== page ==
Friday Night Lights is a 2004 movie directed by Peter Berg, produced by Brian Grazer, and written by Berg and David Aaron Cohen. It’s based on a non-fiction book of the same name, by H.G. “Buzz” Bissinger. It stars Billy Bob Thornton, Connie Britton, Lucas Black, and Derek Luke.
The entire movie takes place in the small, rural town of Odessa, Texas. It chronicles a highly anticipated season of the town’s high school football team – the Permian Panthers, which the townsfolk follow with a reverence more devout than some religious cults. Thornton plays the coach and Britton, his wife. Black plays Mike Winchell, the team’s quarterback, and Luke, James “Booby” Miles, the team’s transcendent talent who seems to be a gift from God to the game of football and the town of Odessa. Tim McGraw also takes a startlingly good turn as the asshole father of one of the boys on the team.
This movie takes you a world many of us try our best not to think about much – piss-poor, provincial, rural America (the kind of community the New York Times recently reported as increasingly likely to send its residents to prison). The landscape is harsh, dry, and doesn’t easily accommodate life. We see a lot of that landscape and the color scheme of the whole movie looks washed out, further adding to the bleakness on screen. The music is much like the music in the popular NBC show – a weird but chill-inducing blend of instrumental, Christian, and soft electric rock.
Unlike, say, Remember the Titans, which is about difficulty no doubt, but is obviously going for heart-filling inspiration (aka, a Disney movie), this sports movie purports to show a grittier reality. Not just the harshness of being a high school kid (as if that isn’t enough) expected both to deliver and receive physical poundings, but also the undeniable truth that life in this part of America seemingly offers them little chance at joy beyond a state championship. This brutal fact is established well and brought to a head in a chilling scene with McGraw and his son. Throughout the story, McGraw verbally and sometimes physically berates his decent, skilled, and hardworking son, demanding absurd things. Then one morning, after knocking him around while drunk the night before, McGraw soberly tells to his son that his own life has been a sad affair, that the only thing that really meant something was winning state during his high school years. He pushes his son so hard because he wants to make sure he feels the same joy while he can, and so that he’ll have that memory to cherish for the rest of his life.
Booby Miles is a beautiful football player and a beautiful kid with a light-up-the-room smile and cocky yet winning attitude. In his best scene, while the team is lifting he engages gloomy Winchell (the quarterback) with a long tirade about how Winchell will be invited to come visit him in the future when he’s in the NFL and get a piece of his extravagant, wonderful lifestyle for a few days. After going on and on for a while, he finally gets Winchell to smile, exclaiming with delight at his ultimate victory. Needless to say, Booby’s fall is foreseeable, but that makes it no less heartbreaking.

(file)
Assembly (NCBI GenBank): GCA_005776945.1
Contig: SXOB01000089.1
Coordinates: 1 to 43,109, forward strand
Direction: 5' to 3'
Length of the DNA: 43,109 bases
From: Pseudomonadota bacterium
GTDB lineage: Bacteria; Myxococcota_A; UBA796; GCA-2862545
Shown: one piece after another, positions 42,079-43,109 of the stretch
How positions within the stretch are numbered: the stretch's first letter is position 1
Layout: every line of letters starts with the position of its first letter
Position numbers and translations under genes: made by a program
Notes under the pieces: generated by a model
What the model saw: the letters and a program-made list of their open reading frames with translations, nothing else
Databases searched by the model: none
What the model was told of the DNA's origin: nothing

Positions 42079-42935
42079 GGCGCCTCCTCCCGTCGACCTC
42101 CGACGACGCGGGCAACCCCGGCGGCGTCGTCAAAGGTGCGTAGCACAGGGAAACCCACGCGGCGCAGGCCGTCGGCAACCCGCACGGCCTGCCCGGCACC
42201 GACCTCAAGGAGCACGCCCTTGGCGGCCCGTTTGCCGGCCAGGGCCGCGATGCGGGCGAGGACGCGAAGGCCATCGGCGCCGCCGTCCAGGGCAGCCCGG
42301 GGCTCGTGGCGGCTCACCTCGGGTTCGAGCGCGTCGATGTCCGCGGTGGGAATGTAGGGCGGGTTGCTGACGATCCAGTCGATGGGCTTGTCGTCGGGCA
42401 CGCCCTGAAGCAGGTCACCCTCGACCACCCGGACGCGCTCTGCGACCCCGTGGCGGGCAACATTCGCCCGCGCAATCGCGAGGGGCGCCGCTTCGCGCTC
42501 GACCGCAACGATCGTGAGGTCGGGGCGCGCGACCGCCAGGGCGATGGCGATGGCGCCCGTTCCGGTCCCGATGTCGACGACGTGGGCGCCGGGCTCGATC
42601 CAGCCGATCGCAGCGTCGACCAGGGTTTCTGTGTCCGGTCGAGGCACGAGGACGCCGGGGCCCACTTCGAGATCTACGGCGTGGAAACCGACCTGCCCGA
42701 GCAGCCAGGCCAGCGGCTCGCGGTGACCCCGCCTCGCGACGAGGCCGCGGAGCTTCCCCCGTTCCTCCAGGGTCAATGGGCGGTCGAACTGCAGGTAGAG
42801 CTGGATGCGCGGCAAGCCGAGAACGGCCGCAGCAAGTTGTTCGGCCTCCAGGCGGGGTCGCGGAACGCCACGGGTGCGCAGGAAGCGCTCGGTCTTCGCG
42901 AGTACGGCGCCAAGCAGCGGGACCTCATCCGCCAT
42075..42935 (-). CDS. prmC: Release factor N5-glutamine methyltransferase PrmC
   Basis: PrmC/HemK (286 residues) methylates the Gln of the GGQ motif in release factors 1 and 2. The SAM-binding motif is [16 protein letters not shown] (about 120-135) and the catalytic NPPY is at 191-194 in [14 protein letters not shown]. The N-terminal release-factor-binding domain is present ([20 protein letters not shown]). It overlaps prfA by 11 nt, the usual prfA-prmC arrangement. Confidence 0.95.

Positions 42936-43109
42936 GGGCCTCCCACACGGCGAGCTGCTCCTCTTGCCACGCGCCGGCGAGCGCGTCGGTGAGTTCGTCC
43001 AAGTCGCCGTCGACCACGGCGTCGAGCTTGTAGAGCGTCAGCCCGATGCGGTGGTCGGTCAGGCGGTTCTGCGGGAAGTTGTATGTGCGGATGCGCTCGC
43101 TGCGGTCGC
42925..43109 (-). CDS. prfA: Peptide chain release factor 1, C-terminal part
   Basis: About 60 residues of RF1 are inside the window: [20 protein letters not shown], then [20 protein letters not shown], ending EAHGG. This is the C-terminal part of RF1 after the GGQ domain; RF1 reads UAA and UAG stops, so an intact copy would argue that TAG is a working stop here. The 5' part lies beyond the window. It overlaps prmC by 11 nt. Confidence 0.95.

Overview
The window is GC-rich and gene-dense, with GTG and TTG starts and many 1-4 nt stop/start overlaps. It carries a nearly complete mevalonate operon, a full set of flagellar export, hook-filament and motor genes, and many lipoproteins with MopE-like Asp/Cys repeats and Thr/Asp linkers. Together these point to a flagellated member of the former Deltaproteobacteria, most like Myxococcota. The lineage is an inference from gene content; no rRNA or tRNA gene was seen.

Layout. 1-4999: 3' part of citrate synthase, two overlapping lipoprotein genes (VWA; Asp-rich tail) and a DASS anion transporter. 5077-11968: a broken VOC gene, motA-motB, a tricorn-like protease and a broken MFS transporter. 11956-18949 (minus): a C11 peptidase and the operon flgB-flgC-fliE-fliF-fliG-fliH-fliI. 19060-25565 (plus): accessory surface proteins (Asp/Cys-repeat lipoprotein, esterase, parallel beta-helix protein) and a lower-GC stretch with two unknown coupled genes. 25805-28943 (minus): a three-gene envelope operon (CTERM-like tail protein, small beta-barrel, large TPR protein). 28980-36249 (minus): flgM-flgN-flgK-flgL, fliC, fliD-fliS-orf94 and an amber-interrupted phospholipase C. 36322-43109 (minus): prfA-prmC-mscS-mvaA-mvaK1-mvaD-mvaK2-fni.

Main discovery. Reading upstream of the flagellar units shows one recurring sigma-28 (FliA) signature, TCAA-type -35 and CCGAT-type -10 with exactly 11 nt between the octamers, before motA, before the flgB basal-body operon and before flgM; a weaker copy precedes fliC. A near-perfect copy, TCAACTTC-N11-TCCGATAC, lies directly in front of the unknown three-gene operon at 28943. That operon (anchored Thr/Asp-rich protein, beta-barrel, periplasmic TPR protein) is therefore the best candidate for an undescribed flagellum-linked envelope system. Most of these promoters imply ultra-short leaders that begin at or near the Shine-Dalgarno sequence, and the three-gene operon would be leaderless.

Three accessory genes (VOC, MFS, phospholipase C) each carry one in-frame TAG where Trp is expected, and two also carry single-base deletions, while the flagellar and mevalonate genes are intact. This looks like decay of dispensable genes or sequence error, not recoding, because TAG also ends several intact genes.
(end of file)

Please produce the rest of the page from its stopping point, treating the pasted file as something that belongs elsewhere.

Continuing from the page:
The quarterback Winchell is, as stated above, gloomy. Not because he’s dumb or a jerk or anything like that, but because he understands, perhaps better than anyone, that football is so insignificant compared to what they’re really up against. His solemn, stoic face is wonderfully captured in many close-ups, telling as much of a story as anything else.
Thornton does very well as the coach, a good football man who’s too wise for this town or most of his kids to understand. He’s got less job security than many high-level Division I college coaches, but a good family and rock-solid understanding (through experience no doubt) of the fact that winning or losing doesn’t change you one bit, just how the outside world sees you (his words). That’s part of a larger peace he’s made with the world than high school football players in this situation are going to understand, but some of his ethos gets absorbed, most dramatically through his speech at the state championship game. He doesn’t talk much then about winning and losing. Winning and losing, it turns out, are feeble imitations of glory when compared to the love of the men beside you for you and the love you have for them. Winning and losing are a kind of temporary aura around you; they flow in and out, contingent upon time and place. But love, comradeship, brotherhood – those are the experiences that become the memories you hold in your hearts forever; they help form the core of a decent life.
I thought of the end of Fyodor Dostoevsky’s masterwork, The Brothers Karamazov, when watching this movie. I really didn’t expect that to happen going in, but hey, the unexpected is why we do anything at all right? Anyway, at the end of that novel the hero is speaking with a group of boys, who are mourning the death of one of their classmates. Though he makes no attempt to diminish the sadness they all feel, the hero tells them that:
You must know that there is nothing higher, or stronger, or sounder, or more useful afterwards in life, than some good memory, especially a memory from childhood, from the parental home. You hear a lot said about your education, yet some such beautiful, sacred memory, preserved from childhood, is perhaps the best education. If a man stores up many such memories to take into life, then he is saved for his whole life. And even if only one good memory remains with us in our hearts, that alone may serve some day for our salvation.
When you get down to it, that kind of thing is all the players on the team were really going for. And it’s no small thing, though many among us, particularly those of us who make the mistake of dismissing sports, might not see it at first glance with everything else that’s swirling around them. But it turns out they knew as much, if not more, than all the rest of us.